UMKC has lost its last three games and NMSU can't really afford to drop anymore games. Aggies win 70-63

Aggies wings: This is really the only key I see for tonight's game, since essentially Daniel Mullings and DK Eldridge were no shows in the first game and the Aggies still only lost by two. Mullings was 1-11 with three points and Eldridge was 1-9 with 2 points. That won't happen again.

Handle Harrison: UMKC point guard Martez Harrison killed the Aggies for 21 points. Harrison, a freshman, got the better of NMSU junior KC Ross-Miller continuously and got into the paint. Harrison got the better of anyone the Aggies put on him in one on one situations.
"Our angles on bigs and guards, we went over all of that," Aggies coach Marvin Menzies said. "We had multiple collapses defensively. Sometimes it was someone coming off a man when we weren't supposed to and giving up a 3."

Execute offensively: The Aggies played very well offensively against Seattle, shooting 58 percent from the field. It started with the centers Sim Bhullar and Chili Nephawe, who found shooters when doubled, and scored or got the foul line in one on one situations. UMKC should probably pack it in a little more than Seattle did, but as long as NMSU doesnt turn it over or take bad shots, I think the Aggies shoot better than the 41 percent they shot against UMKC the first time around while eliminating transition opportunities for UMKC.

Monday, February 10, 2014

Seattle: Three keys unlocked

Establish the paint: The Aggies were obviously able to do this with a career high 22 points on 10 of 14 shooting with eight rebounds against Seattle. Renaldo Dixon was also involved with 11 points. NMSU made 5 3s, 4 in the first half, but only as a result of wide open shots either from big men kick outs (Sim Bhullar had four assists) or in transition. NMSU didn't settle for the 3. For some reason, Seattle did not play zone, and they did not pressure until NMSU was already off to a 71 percent start from the field. NMSU's 16 assists showed that the Aggies picked them apart.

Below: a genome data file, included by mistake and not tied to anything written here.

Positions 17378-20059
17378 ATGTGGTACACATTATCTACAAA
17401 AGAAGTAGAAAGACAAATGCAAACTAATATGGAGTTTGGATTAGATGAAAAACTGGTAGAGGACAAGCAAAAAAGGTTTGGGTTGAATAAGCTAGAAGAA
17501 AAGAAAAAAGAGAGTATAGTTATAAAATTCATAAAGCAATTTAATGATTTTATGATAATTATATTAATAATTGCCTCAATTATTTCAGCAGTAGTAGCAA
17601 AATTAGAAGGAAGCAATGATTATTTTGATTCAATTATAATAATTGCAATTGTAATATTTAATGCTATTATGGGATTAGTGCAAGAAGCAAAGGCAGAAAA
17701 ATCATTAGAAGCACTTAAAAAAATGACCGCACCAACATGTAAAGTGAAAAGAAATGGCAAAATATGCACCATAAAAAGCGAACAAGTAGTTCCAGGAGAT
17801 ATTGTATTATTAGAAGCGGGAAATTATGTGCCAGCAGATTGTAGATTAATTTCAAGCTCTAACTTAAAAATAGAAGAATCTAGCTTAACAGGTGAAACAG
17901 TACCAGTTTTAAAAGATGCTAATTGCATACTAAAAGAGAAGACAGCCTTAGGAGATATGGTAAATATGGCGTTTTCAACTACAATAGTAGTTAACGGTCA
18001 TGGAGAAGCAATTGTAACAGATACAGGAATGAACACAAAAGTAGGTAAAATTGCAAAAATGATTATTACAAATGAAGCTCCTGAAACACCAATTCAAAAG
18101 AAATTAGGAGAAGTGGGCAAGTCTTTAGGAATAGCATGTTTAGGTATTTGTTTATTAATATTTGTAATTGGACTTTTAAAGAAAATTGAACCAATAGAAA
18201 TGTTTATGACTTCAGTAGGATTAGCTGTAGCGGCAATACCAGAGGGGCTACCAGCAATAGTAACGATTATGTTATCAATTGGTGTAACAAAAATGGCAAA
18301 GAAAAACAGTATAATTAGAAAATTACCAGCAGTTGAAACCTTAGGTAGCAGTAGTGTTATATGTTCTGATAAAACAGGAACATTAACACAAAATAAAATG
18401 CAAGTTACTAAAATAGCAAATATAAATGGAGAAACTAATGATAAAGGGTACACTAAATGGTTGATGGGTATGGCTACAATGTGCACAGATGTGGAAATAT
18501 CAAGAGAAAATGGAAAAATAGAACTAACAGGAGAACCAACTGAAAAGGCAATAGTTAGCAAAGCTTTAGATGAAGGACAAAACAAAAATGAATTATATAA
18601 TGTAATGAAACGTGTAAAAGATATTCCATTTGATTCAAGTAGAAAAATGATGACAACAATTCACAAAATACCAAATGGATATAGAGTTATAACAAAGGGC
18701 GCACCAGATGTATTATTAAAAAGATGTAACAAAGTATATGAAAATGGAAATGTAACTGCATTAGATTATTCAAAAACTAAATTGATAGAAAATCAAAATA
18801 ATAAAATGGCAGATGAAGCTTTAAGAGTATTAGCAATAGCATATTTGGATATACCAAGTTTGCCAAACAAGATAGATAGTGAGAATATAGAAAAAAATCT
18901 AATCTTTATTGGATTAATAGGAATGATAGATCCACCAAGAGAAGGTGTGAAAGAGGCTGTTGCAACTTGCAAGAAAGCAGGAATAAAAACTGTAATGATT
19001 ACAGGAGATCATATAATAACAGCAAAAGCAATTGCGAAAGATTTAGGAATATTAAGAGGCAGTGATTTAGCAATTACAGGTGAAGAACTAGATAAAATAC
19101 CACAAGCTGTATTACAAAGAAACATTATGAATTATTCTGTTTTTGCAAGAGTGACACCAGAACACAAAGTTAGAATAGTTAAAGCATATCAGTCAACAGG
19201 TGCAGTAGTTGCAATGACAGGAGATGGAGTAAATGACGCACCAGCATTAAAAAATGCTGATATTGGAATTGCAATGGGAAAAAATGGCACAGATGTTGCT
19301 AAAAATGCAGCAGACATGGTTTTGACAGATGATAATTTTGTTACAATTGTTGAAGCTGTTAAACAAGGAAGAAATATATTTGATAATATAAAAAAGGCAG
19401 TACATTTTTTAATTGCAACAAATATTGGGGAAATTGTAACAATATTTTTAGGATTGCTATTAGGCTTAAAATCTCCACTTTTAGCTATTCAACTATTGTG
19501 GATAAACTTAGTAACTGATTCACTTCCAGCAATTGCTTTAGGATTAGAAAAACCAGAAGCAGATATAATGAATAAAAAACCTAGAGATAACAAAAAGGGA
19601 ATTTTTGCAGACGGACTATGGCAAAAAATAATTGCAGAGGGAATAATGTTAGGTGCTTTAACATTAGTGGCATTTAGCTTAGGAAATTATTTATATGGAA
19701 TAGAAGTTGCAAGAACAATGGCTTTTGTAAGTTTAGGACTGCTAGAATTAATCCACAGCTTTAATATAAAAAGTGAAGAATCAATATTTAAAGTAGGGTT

Rebounding: I don't think it's any coincidence that the Aggies playing man to man for most of the game led to out rebounding the WACs best rebounding team by 2, two days after playing zone and letting Idaho out rebound them by the same margin. Seattle still had 16 offensive rebounds, but NMSU collected 12 offensive boards.

Turnovers: I didn't think Seattle would match their high turnover game at Las Cruces in their own gym and they didn't with 14. The Aggies did a good job in the first half, but still committed some bad ones in the second half. KC Ross Miller moved to inbound the ball for the Aggies against the press with Daniel Mullings and DK Eldridge (combined 11 turnovers) in the backcourt, all three decent ball handlers, while prior to the weekend, it was normally the four position who inbounds.

Saturday, February 8, 2014

Seattle: Three keys and a prediction

Honestly, I was going to say NMSU would lose this game entering the weekend, thinking it was the second game of what I believed to be the most difficult road trip in conference play. And then the Aggies lost on Thursday at Idaho. Marvin Menzies questioned his team's mental toughness on the road, as well as effort and energy level on the defensive end and on the glass.

Since NMSU lost its third straight WAC road game, I really have a hard time believing the Aggies lost to Seattle tonight, but Seattle does some things that have normally hurt the Aggies, pressure full court, shoot the 3, play small with guys who can get past the Aggies big guys.

NMSU wins 82-76